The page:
The tension remains palpable in journalism between those who want the future to be electronic and those who want it to be the way it has been for a long time. The debates are about nothing more complicated than how to present the news product. I have run operations on both sides of this divide. I found that the ethics and values involved in collecting information don’t change for journalists. They are looking for the truth. The product they collect just moves to the public through a different set of filters and a different set of skills. But that does not change the truth. These entities are not in competition with one another. They live in symbiosis. You need to get everyone on board with that thought.

You also need to embrace that the challenge you face is today, not a year from now, not ten years from now, not in some perfect digital future. If your business is news, and everyone agrees it is news, then how it moves to the public really doesn’t matter. What matters are how good it is, how broad it is, how aggressive it is, and how complete it is.

I believe there is great fortune and opportunity in news, and most of it is local, but not “local” in the way news companies have traditionally viewed local news.

The Internet has eliminated geography as a measurement of what kind of news you receive. News from Moscow can come to you in an instant. News from down the street can come to you in an instant. The question is, Who will collect it and how will it be delivered? The “local, local, local” I would emphasize would not be focused on stories occurring within a 200-mile radius of Tribune Tower. Instead, “local” would mean your ad market, your news market, your challenge, which is Chicago, Cook County, Illinois, and the Midwest. Provide the people who live there and the businesses operating there with the news coverage they need. Don’t leave an opening for a national or international newspaper or website to become a necessary “second read,” to supplement incomplete Tribune coverage, because then they also become a necessary “second advertising venue,” hurting your business. You can make this work by reasserting Tribune’s place as the gold standard for news.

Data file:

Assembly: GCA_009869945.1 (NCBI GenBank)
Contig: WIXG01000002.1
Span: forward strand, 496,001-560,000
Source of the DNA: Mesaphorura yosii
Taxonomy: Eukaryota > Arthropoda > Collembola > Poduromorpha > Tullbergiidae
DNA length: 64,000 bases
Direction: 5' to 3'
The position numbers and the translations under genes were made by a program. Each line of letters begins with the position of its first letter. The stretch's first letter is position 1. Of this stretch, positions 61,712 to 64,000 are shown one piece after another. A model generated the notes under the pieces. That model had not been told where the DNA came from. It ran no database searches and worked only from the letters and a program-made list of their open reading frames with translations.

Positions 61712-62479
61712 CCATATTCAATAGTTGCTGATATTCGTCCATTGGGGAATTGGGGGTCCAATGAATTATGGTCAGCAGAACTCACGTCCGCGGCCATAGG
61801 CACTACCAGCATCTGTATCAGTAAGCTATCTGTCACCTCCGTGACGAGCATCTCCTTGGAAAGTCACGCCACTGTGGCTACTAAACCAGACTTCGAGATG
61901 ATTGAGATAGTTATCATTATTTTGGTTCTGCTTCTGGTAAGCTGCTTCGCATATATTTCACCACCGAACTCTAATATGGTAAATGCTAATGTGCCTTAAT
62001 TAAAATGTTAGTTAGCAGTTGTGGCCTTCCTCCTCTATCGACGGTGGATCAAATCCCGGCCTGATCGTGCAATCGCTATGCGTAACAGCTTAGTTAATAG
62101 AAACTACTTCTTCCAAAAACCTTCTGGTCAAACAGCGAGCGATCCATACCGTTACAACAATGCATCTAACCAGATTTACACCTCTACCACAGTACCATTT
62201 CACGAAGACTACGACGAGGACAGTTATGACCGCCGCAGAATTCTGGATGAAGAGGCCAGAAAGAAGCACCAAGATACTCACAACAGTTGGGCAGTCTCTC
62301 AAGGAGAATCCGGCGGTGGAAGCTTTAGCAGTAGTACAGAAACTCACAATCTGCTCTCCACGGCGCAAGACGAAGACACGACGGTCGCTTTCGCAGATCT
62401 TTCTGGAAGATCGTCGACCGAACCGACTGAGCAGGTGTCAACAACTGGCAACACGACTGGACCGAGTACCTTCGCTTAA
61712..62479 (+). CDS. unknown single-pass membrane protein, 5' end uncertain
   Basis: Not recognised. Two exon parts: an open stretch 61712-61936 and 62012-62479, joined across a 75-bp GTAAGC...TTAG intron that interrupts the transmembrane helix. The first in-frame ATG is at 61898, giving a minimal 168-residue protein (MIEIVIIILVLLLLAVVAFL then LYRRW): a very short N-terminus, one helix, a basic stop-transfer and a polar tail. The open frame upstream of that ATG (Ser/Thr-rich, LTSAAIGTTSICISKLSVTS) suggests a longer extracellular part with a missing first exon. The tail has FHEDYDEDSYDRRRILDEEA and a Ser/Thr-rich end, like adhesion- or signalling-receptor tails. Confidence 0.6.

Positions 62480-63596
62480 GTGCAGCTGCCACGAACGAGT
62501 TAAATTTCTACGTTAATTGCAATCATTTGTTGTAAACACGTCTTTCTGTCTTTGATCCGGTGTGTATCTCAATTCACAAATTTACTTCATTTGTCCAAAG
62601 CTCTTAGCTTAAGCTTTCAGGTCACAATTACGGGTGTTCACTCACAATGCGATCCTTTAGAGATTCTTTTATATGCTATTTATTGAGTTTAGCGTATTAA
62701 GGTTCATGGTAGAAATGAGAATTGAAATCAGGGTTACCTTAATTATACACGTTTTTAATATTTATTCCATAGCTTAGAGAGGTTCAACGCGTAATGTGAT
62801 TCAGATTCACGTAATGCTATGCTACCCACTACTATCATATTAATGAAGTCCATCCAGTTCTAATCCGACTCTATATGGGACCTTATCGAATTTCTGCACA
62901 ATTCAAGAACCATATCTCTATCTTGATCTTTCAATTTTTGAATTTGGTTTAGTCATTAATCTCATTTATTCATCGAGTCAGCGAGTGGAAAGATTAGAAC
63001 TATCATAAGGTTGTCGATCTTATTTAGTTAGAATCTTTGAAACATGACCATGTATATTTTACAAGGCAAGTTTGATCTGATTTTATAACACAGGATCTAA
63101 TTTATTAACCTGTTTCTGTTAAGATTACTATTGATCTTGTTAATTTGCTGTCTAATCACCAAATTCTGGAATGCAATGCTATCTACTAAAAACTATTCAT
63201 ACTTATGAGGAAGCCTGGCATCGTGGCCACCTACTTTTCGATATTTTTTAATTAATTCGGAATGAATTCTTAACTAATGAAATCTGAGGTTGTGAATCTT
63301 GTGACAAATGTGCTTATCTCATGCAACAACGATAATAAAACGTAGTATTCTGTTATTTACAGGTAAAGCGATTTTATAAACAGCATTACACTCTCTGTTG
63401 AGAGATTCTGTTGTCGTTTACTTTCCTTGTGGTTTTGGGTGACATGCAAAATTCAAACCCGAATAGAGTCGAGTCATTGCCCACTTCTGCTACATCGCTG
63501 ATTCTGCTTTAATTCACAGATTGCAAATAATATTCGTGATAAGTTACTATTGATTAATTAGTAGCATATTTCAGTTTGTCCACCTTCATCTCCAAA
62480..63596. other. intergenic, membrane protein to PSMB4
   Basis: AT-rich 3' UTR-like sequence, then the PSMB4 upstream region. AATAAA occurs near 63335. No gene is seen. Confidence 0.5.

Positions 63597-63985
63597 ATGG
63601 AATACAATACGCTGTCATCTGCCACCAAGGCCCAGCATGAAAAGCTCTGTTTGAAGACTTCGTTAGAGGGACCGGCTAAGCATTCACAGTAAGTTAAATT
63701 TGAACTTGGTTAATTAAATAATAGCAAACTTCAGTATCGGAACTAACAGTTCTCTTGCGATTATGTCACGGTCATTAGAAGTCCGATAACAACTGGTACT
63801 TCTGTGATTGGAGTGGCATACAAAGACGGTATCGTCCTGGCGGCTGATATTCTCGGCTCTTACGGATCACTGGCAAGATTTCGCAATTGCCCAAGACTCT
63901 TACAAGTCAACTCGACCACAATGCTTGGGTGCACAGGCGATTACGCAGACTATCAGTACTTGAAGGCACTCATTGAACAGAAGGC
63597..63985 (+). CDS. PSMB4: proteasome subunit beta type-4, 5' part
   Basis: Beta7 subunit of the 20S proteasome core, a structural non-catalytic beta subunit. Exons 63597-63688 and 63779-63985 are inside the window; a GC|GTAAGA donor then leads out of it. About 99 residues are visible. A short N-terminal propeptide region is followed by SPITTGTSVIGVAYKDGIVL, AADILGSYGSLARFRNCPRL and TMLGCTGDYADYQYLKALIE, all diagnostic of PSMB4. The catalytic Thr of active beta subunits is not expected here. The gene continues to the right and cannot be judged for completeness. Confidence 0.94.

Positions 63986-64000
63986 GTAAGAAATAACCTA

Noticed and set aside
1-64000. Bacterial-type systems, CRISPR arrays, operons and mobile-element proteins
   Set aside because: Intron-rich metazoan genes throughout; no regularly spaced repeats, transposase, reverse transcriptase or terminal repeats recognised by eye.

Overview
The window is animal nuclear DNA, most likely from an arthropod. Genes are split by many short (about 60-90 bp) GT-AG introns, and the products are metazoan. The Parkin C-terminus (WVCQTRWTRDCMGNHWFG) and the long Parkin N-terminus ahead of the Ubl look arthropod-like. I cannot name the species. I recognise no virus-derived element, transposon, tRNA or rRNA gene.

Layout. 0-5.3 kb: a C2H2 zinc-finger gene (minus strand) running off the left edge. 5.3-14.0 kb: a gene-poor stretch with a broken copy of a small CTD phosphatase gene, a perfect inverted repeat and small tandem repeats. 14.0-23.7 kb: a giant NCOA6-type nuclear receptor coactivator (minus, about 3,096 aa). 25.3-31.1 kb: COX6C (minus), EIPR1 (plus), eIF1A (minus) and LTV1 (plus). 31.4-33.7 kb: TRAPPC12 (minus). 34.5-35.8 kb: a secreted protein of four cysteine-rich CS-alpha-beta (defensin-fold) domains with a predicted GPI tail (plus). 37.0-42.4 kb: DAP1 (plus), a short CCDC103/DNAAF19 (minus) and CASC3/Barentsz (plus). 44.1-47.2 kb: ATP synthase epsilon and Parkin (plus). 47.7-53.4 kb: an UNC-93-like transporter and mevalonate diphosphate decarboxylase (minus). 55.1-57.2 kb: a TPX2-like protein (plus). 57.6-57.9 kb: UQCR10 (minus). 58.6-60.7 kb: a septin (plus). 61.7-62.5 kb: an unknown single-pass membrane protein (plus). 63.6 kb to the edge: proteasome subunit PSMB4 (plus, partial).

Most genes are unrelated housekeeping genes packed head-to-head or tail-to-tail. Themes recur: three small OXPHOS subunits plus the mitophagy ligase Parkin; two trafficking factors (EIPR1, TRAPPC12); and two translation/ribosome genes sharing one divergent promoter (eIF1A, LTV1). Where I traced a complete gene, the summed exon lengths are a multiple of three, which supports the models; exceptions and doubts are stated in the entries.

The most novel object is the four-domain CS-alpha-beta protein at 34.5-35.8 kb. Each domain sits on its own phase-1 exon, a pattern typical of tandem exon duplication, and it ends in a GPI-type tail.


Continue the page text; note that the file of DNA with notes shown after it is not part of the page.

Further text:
Most of all, you have to learn how to win again.

You should own news in Chicago, no matter what development it covers.

This will take a commitment to be so connected to the strengths of technology and what it can do for news that Tribune becomes a test bed for innovation and product creation. Your news websites should be constantly evolving creatures, full of interactivity, video, and the certainty that if something happens, it will show up on one of your websites first.

Where will the revenue come from? It is by no means clear that the sale of Tribune’s assets will add money to the news pot. There are creditors lined up from Chicago to the moon waiting to get cash once the company emerges from bankruptcy. It will take a powerful vision and strong execution to become a news leader given that reality.

Think of your company as a great vertical machine. News is poured in the top by aggressive staffs on all your media platforms and then tailored for customers on each level as it moves toward the ground floor. In the process, it goes everywhere and it carries your brand.

Don’t make the mistake of thinking there is a single source solution to the challenge you face. People are not yet born with iPads. Your news customers live in a variety of worlds easy to reach with old and new technology. That being the case, make certain you are on the cutting edge, even as you pay close attention to existing customers.

What you are telling them is more important than how you reach them.

Don’t make the mistake of asking the question, “What do people want?” at your level. The answer is “Everything.” There are two more important questions:

“What is news?” and “How do I become the dominant source of that news?”

First, embrace perhaps the biggest change in the news landscape of them all. “News” used to be whatever You said it was. Now “News” is whatever the People say it is.

The “Gaza versus Gaga” argument is another false either/or that you should reject. Editors need to be smart about both Middle East news and pop culture sensations. You have to create news products that recognize that fashion, music, art, culture, food—an array of subjects that were once thought of as “features”—are now actually news to the people who want to know about them.

Charles M. Madigan is Presidential Writer in Residence at Roosevelt University. He worked for wire services and newspapers for forty years, the Tribune among them. Among his books is 30: The Collapse of the Great American Newspaper.